Mongolia is landlocked between the world's most populous country, China, and the world's largest country in area, Russia. Australia and Mongolia have in common low population densities, strong agriculture and mining sectors, and wide open spaces.
Resource-rich, strategically located and outward-looking, Mongolia is the world's most sparsely populated country, with 2.8 million people spread over an area almost as big as Queensland. In the 20th century, as a satellite state of the former Soviet Union, Mongolia had a primarily agrarian and centrally planned economy. Following some structural reforms and privatisation, it has since emerged as a developing democracy with one of the fastest-growing economies in the world: in 2012, it is projected to be the third-fastest growing economy.
Growth is driven by agriculture and mining. Agriculture employs around 40 per cent of the population and supports traditional nomadic lifestyles. The mining sector is booming, driven by agreements on large foreign investments in strategic mining projects, such as the $6 billion Oyu Tolgoi Investment Agreement signed in 2009 between the Mongolian Government, Rio Tinto and Ivanhoe Mines Limited. The Oyu Tolgoi copper and gold mine alone is expected to boost Mongolia's economic growth and GDP by 25 per cent or more when production starts by early 2013.
Traditionally dependent on Russia and China, Mongolia has been actively seeking to broaden its international relations and has been pushing a "third-neighbour" policy since the mid-1990s to which Australia responded by strengthening relations, including by promptly establishing a scholarship program. Others to respond included Japan, the Republic of Korea and the United States which made Mongolia a beneficiary of its Millennium Challenge aid fund.
Government, business and people-to-people links
High-level, Australia–Mongolia exchanges have increased since the establishment of the Mongolian Embassy in Canberra in 2008. In February 2011, the Mongolian Prime Minister was the first Mongolian head of government to visit Australia since the two countries established diplomatic relations in 1972. Later in 2011, the Mongolian Deputy Prime Minister visited Australia to study our social welfare systems. Our foreign ministers meet at important multilateral meetings, and reciprocal visits by parliamentarians have increased. Since 2008, 51 Mongolian MPs have visited Australia. Austrade established a permanent presence in Mongolia in May 2011, and an Austrade-managed Australian Consulate-General in Ulaanbaatar opened in March 2012. Diplomatic relations are conducted through the Australian Embassy in Seoul.
While current two-way merchandise trade is modest, Australia has significant and growing commercial interests in Mongolia. More than 650 Australians live in Mongolia with a further 1000 Australians visiting Mongolia on short-term assignments at any time, and 45 Australian companies have a presence in Mongolia. Several large Australian companies are already operating in Mongolia in the mining sector, including Rio Tinto (as a leading investor in the Oyu Tolgoi mine and the mine developer), Leighton Holdings (which is undertaking contract mining and road construction and installing Mongolia's first large-scale wind farm), McMahon Holdings (contract mining) and a number of service providers including legal firms (Minter Ellison, Allens), financial sector firms (Macquarie Bank, CPS Securities, Garrison Capital) and engineering firms (WorleyParsons, SMEC, Calibre Global). The larger resource companies are also creating a pull-through effect for other Australian firms requiring their support services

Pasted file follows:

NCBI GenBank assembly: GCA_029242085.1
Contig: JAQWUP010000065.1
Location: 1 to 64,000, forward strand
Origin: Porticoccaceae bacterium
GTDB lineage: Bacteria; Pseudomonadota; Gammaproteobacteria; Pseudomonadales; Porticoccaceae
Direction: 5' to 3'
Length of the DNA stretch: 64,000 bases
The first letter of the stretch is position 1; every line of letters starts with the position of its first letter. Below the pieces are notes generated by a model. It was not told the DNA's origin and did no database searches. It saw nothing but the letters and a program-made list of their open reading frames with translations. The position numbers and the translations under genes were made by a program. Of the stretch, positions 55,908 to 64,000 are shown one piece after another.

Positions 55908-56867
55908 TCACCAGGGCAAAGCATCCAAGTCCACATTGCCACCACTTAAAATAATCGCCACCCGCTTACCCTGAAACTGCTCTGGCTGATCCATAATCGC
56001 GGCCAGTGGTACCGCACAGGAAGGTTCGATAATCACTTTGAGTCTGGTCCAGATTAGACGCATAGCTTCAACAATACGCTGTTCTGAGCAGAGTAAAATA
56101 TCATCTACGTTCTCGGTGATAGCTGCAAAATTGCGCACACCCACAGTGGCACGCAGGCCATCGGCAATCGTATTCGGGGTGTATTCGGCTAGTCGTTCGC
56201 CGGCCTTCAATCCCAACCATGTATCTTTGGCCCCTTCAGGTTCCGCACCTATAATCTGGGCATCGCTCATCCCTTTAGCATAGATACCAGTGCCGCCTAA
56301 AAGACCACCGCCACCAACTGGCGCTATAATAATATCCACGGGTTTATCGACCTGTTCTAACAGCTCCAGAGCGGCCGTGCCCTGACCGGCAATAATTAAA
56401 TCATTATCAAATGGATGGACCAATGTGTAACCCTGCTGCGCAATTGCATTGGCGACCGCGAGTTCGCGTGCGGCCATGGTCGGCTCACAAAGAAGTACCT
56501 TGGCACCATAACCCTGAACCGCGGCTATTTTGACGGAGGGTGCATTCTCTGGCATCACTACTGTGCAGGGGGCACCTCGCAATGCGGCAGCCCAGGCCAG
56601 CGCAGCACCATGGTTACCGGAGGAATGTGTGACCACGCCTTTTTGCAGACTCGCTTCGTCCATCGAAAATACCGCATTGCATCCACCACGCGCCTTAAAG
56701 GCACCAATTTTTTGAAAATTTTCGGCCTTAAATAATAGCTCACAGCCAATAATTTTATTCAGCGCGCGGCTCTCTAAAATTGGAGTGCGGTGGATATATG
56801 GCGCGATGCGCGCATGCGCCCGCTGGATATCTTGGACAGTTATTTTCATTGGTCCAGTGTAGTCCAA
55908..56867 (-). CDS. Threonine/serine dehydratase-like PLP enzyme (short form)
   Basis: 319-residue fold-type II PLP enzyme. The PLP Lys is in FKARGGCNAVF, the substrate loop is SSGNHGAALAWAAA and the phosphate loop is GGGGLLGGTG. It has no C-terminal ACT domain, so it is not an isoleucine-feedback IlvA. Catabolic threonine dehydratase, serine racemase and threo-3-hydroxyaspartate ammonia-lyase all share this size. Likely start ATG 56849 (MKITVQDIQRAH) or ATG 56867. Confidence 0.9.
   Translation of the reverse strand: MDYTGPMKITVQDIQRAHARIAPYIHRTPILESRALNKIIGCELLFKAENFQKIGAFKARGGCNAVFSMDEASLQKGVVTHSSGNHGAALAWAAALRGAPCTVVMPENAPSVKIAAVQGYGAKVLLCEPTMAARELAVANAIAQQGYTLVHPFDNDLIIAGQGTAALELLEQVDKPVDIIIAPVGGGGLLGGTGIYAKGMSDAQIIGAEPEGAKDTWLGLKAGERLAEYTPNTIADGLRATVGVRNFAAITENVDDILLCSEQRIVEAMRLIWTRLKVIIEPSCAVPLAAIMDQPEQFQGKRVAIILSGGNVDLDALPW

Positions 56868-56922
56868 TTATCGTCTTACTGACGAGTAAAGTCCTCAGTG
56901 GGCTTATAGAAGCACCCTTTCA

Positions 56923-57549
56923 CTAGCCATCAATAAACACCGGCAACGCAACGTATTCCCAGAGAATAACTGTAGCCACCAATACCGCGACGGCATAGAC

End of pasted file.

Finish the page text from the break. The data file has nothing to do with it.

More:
Cochlear helps hearing-impaired people in Mongolia
Cochlear Limited, manufacturer of the Nucleus Cochlear implant, is one Australian company that has recently expanded its work to Mongolia. In June 2011, Cochlear signed a memorandum of understanding with the Mongolian Ministry of Health. The memorandum included acknowledgement of reductions in tariffs on imported cochlear devices, allowing Cochlear to reduce its prices, and provided for a minimum number of implants to be performed in Mongolia. In the first year after the signing of the memorandum, Cochlear briefed around a hundred Mongolian health practitioners on the surgery and 10 cochlear implant surgeries were performed in Ulaanbaatar.
People movements between Australia and Mongolia remain modest. Over 240 Mongolians have studied in Australia since 1996 under Australian scholarships. In 2011, there were 402 Mongolian student enrolments in Australia, mostly privately-funded. Over the five years between 2005 and 2010, offshore visitor visas granted to Mongolian citizens increased from 281 to 663. These numbers are relatively small, but growing. As of the 20011 census, there were over 1,200 people of Mongolian ancestry resident in Australia, with more than 600 listing their birthplace as Mongolia.